“Fungus Hunter”

Ah, another Kodak moment.

I stood facing the mirror with my reading glasses perched on the end of my nose, my left arm in the air, elbow bent, attempting to flatten out my armpit surface for… the operation.  I had been painting and trimming my house till 2am in the morning, and my arm had started to ache.  When I went to check out why, there IT was… a deer tick in my left pit, solidly buried and having me for supper.  Since I have been in the process of moving, all my medical supplies were packed somewhere.  Rummaging around I found nail polish remover.  That killed the wee beast.  Now I needed to perform… the extraction.

OH, the pain.  I searched for rubbing alcohol to no avail.  No hydrogen peroxide solution, no ointment, no nothing.   Resolving to use Easy Off Oven Cleaner if I had too, I frantically threw cupboards open for any antiseptic or numbing agent.  Then I spied an ancient bottle of Bombay Sapphire Gin.  Perfect!  Swabbing said beastie with gin effectively numbed the general area so I could first pluck it out and then probe with a sewing needle to remove… the jaws.   Alas, failure with the jaws, so I bandaged my bloody pit for the night of fitful sleep.  My bed seemed to be full of woodticks.  A visit to the doctor in Isle the next day ended with a prescription.

This pretty much topped off the comedy of errors that was my first morel mushroom hunting safari.  I had missed out turkey hunting this year because of cancellations and bad weather, so the notion of ‘mushroom hunting’ seemed like an ingueing substitute.  I love ‘shrooms and forged off into my woods like Don Quixote in search of the elusive fungi.  How hard could it be to find a fungus in the woods?  I had seen a few mushrooms over the years.  My son and I had talked about mushroom hunting for awhile, but had never done it.  I optimistically took along a tin bucket, a stick to lift leaf piles, a fanny pack but no Deet.  After all, it had been such a cold spring, there would be no bugs,  right?  Logic and old science classes told me that fungi like moist dark spots.  So I spent the day looking on the north sides of hills, the north sides of trees and other shady, wet areas.  The problem, I was told later, is that morels like things WARM and dark, and in a cold, wet year, that is the south sides of trees.  I hiked around for two hours and saw nary a ‘shroom.  I got on the phone later with a Mushroom Master friend who dissected the folly of my first ‘hunt.’  I realized with what little knowledge I had of morel mushrooms, I was like a new deer hunter in the woods all dressed in camo and gear but with no bow and arrows.  Not to be defeated, I planned another hunt the following weekend.  I had similar results, but no ticks in bad places, thankfully.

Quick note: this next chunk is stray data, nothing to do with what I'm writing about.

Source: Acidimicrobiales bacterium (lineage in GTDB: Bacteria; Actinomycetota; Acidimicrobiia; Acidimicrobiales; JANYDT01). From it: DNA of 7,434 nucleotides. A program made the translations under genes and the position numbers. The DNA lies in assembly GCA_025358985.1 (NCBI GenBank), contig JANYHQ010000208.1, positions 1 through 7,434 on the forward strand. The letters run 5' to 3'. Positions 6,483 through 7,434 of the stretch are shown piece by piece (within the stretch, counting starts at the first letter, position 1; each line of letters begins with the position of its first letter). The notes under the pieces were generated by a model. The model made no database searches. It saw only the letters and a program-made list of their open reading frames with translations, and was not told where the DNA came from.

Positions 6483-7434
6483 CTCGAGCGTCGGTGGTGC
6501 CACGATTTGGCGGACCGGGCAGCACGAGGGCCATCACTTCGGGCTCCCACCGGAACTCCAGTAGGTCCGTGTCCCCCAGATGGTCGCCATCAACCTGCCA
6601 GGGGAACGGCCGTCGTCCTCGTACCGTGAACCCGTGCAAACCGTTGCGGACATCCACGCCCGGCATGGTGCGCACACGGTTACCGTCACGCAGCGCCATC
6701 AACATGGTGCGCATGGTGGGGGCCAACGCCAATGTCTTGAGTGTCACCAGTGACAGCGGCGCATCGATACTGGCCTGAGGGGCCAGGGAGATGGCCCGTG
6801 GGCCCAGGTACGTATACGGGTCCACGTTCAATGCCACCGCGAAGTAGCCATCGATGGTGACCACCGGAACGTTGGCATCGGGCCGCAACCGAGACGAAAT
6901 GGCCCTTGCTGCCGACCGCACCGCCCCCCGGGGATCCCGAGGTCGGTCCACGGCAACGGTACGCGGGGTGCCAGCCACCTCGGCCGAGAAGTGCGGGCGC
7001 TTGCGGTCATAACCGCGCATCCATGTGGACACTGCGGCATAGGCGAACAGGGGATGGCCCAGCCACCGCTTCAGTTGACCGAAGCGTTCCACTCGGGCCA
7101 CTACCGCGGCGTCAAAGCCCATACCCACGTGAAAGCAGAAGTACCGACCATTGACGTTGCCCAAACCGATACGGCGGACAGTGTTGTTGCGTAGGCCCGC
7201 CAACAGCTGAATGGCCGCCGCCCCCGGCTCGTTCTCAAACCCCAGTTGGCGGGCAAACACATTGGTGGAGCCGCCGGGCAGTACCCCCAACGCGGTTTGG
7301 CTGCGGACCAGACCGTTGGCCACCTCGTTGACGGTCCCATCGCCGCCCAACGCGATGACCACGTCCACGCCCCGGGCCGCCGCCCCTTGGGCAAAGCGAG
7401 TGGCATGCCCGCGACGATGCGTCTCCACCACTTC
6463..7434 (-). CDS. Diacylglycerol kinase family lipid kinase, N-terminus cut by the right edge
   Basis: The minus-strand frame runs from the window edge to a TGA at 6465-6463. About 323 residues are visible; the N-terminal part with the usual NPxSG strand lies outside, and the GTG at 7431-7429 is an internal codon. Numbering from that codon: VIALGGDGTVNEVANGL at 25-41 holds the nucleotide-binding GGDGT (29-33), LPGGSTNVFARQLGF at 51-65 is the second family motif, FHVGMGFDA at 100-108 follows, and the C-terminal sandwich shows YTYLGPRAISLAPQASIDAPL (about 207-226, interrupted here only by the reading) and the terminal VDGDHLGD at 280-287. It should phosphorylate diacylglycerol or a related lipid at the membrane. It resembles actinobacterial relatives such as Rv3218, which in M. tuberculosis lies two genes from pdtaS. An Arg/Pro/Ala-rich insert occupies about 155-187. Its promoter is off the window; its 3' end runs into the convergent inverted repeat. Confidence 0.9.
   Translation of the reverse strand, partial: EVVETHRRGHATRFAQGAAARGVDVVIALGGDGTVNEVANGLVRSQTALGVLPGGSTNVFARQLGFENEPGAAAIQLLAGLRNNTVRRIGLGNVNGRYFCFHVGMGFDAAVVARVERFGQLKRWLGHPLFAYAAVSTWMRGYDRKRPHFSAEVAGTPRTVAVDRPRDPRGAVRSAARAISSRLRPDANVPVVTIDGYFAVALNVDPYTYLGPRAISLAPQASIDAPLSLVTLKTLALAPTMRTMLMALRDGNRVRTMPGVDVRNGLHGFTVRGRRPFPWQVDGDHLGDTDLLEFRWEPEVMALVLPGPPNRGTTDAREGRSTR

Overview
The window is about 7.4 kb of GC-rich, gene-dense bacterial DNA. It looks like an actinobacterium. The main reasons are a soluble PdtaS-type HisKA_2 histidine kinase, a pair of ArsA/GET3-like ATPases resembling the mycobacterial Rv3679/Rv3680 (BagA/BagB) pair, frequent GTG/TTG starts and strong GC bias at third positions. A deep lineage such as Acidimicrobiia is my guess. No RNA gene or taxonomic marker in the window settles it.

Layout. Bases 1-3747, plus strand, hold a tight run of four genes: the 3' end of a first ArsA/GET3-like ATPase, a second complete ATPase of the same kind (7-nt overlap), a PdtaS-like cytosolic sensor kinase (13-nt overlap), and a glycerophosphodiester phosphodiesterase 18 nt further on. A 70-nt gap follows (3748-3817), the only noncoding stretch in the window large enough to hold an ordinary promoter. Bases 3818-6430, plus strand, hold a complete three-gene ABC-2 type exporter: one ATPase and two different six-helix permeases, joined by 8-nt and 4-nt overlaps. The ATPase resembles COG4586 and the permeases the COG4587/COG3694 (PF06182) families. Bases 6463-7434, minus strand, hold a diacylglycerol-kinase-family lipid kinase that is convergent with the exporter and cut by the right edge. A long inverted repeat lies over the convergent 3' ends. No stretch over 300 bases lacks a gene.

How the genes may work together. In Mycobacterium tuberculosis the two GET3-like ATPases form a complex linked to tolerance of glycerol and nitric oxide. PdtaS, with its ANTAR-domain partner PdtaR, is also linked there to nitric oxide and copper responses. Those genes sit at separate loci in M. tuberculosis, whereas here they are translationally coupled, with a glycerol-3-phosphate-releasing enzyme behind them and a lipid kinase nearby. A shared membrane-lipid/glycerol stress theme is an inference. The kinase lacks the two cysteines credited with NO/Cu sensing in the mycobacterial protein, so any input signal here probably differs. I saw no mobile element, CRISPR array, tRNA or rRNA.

For my third outing, I invited my mushroom expert friend along.  Again, we found no morels but we did stumble on an incredibly spectacular growth of Sulfur Shelf or Chicken of the Woods mushrooms.  Typically these grow from August into fall, but with our wet, cold and rainy spring, there they were in profusion.  We took some photos, harvested a few samples and had them for dinner.

The following weekend I returned with buckets, knife, camera and ATV.  The 'shroom cluster had quadrupled in size in one week!  I harvested all I could and filled four five-gallon buckets.  After an afternoon of paring, blanching and freezing most of the harvest, I had a big bowl of the blaze orange “chicks” for supper.  Sulfur Shelf growing on dead oak is good.  The same mushroom growing on other trees, like conifers or hemlock, could make you sick to the point of throwing up or getting your stomach pumped.  I was sure to research carefully before I harvested or ate this delicacy.  And delicacy, it was.  To me, it has the texture of the most tender white chicken meat with flavor overtones of sweet lobster and the traditional mushroom taste of course.  Sautéed in butter with a few spices of your choosing is all that is needed for a gourmet side dish with steak, venison, wild turkey, or other main course meat.  I also plan to make soups, casseroles or pasta dishes with the 'shrooms, using them much like I would crab meat.

I had never really noticed most of the mushrooms in the woods until I started looking for them, much like I never really noticed whitetail deer being everywhere until I started hunting them.  Upon seeing the quantities of mushrooms I harvested, my neighbor Ken Rick noted that a person could eat completely out of what they could harvest from the woods.  So true.  I have only scratched the surface of wild edibles however.  While I will never be Yule Gibbons, I do enjoy the primal activity of harvesting from wild nature for my food and drink rather than buying everything prepared and grown by others from the store.  Next time you are in the woods, take time to look down  You never know what you might find.